John Deere (1804 - 1886) Invented the first successful steel plow; born in Rutland Vermont lived in Grand Detour. Today, John Deere is remembered-some say mistakenly-as the inventor of the steel plow. Who was this legendary man and how did he create the internationally renowned company that still bears his name? He began as a debt-stricken blacksmith who, fleeing debt in New England in the 1830s, set up shop in a little town on the Illinois frontier. There, in response to farmers' struggles, he designed a new plow that cut through the impervious prairie sod and lay open the rich, heavy soil for planting. The demand for his polished steel plow convinced him to specialize in farm implements. In the decades before the Civil War, John Deere envisioned a company supplying midwestern farmers with reliable, affordable equipment. He used only high quality, imported steel and resisted pressure to raise prices. At the same time, he won respectful affection from his employees by working alongside them on the shop floor. Upon taking the helm in the 1860s, John's only surviving son, Charles, expanded the Moline factories to increase production, started branch houses in major midwestern cities to speed distribution, and began to transform the company into a modern corporation. The transformation didn't come without difficulties however: Charles found himself battling the Grange, facing threats of labor unions and strikes led by his own employees, and enduring patent suits and blatant thefts of product designs and advertising. • John Deere Books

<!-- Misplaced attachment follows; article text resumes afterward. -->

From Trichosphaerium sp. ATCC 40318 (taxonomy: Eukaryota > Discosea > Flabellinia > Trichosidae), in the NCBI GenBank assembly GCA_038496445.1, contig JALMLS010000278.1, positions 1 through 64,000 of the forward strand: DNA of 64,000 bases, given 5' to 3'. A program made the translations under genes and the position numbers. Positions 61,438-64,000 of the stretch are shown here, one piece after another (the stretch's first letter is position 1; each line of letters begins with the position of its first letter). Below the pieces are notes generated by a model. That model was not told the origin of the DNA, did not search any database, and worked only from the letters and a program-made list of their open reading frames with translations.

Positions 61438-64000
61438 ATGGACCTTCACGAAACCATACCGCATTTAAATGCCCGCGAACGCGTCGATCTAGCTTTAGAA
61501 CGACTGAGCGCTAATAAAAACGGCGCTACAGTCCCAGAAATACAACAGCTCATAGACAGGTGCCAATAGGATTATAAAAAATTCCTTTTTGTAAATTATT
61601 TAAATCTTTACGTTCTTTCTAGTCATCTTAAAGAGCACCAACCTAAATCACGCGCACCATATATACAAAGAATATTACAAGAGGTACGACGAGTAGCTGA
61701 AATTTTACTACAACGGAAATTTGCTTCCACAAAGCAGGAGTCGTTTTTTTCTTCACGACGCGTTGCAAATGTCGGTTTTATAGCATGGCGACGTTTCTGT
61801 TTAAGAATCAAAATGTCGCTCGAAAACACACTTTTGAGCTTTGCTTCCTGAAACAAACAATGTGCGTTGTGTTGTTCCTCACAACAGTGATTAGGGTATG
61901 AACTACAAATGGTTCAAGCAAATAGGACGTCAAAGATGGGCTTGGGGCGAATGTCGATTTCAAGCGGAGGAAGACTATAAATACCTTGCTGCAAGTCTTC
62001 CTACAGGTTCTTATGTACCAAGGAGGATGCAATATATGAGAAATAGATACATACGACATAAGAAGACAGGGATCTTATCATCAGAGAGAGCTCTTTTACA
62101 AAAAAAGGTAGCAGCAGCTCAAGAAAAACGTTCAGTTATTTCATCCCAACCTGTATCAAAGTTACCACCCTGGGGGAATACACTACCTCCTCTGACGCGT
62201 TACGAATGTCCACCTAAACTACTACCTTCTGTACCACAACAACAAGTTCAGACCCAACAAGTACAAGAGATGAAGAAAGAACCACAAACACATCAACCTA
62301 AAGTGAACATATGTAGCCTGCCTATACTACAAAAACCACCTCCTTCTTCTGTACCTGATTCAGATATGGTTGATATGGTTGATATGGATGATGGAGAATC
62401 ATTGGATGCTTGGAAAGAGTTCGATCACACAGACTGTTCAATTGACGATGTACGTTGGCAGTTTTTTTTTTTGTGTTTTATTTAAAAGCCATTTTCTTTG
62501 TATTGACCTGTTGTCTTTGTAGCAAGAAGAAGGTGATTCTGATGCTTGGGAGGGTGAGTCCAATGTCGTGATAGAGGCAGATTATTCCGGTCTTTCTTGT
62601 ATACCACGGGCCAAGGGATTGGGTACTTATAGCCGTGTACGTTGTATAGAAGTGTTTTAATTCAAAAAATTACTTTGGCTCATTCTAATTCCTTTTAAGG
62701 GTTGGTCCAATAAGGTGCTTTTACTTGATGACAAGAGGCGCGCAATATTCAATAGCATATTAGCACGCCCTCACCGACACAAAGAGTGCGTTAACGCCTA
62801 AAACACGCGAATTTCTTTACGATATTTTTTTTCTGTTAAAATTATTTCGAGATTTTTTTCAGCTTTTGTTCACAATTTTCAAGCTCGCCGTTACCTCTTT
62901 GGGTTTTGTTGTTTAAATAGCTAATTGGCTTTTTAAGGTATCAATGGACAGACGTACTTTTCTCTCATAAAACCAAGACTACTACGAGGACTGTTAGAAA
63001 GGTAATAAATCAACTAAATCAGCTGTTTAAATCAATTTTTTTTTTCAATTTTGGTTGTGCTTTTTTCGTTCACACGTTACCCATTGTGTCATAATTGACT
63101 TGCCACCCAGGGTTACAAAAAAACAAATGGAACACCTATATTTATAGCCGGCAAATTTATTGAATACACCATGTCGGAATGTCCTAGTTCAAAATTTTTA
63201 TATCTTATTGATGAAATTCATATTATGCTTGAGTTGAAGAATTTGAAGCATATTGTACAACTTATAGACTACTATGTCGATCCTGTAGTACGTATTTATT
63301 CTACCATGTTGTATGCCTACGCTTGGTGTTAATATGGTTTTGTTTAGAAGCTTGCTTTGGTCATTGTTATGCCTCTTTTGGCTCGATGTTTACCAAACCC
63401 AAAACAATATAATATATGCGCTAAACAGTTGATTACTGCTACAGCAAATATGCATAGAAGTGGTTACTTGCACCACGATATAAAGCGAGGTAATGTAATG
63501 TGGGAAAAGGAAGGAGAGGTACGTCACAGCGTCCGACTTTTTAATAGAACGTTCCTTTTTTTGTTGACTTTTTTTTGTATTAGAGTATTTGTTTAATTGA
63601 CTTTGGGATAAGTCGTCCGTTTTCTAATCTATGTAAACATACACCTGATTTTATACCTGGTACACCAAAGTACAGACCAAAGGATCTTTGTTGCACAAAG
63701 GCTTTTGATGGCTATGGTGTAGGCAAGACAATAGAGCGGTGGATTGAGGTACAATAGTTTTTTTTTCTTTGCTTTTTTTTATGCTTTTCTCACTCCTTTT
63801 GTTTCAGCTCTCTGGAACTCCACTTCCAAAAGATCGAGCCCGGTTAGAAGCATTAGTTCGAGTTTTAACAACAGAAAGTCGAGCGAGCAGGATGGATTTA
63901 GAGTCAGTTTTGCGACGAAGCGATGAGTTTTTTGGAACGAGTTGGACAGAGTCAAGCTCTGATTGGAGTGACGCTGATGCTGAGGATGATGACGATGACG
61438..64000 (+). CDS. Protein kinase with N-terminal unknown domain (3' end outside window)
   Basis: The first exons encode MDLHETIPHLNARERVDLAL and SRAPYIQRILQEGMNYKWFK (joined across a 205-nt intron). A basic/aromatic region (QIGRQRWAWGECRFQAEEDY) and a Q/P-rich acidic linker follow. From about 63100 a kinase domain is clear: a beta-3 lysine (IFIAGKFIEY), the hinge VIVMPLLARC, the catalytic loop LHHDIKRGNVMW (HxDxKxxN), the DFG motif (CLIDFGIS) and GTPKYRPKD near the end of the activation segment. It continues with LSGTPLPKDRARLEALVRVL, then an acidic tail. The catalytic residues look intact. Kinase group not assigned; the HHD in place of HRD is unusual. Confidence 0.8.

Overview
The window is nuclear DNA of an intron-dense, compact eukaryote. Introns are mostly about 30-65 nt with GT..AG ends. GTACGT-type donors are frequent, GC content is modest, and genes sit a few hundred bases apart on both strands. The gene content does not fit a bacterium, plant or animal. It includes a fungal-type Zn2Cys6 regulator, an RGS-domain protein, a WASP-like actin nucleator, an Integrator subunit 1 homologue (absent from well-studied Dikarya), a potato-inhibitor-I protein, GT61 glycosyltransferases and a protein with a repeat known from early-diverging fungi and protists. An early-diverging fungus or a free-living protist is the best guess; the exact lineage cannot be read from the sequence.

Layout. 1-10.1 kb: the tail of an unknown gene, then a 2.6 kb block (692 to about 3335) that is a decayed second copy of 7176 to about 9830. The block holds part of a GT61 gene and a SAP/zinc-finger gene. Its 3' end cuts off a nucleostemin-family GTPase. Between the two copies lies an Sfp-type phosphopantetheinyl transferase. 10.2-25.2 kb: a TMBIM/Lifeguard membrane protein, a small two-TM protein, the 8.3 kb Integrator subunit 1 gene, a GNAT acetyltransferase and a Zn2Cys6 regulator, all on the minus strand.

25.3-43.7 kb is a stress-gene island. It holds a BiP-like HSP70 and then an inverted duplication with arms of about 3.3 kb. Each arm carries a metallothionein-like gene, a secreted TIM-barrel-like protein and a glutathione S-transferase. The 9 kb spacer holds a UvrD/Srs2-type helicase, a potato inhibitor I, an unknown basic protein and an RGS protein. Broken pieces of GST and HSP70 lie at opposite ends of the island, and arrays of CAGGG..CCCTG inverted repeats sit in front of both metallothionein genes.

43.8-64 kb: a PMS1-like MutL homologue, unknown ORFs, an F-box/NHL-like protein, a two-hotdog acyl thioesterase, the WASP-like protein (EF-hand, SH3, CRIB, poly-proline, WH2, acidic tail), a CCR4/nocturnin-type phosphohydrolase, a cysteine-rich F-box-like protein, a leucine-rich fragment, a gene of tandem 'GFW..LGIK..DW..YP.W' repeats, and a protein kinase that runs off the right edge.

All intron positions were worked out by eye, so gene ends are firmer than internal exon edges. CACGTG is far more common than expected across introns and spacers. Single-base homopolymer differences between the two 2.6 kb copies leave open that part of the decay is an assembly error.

George Dewey (December 26, 1837 – January 16, 1917) was an admiral of the United States Navy. Many historians called him the "hero of Manila." He is best known for his victory (without the loss of a single life of his own forces due to combat; one man died of heat stroke) at the Battle of Manila Bay during the Spanish-American War. He was also the only person in the history of the United States to have attained the rank of Admiral of the Navy, the most senior rank in the United States Navy. Dewey was born in Montpelier, Vermont to Julius Yemans Dewey and his first wife, Mary Perrin. His father was a physician, having received his degree from The University of Vermont. Julius was among the founders of the National Life Insurance Company in 1848. According to the "Genealogical and Family History of the State of Vermont" by Genealogical and Family History of the State of Vermont, his fellow founders included among others Paul Dillingham, later Governor of Vermont. • George Dewey Books
John Dewey (1859 - 1952) Philosopher; born in Burlington. • John Dewey Books
Stephen A. Douglas (1813 - 1861) Politician famous for his debates with Abraham Lincoln; born near Brandon. • Stephen A. Douglas Books
Ralph E. Flanders (1880 - 1970) Senator; born in Barnet. • Ralph E. Flanders Books
James Fisk financial speculator, Bennington • James Fisk Books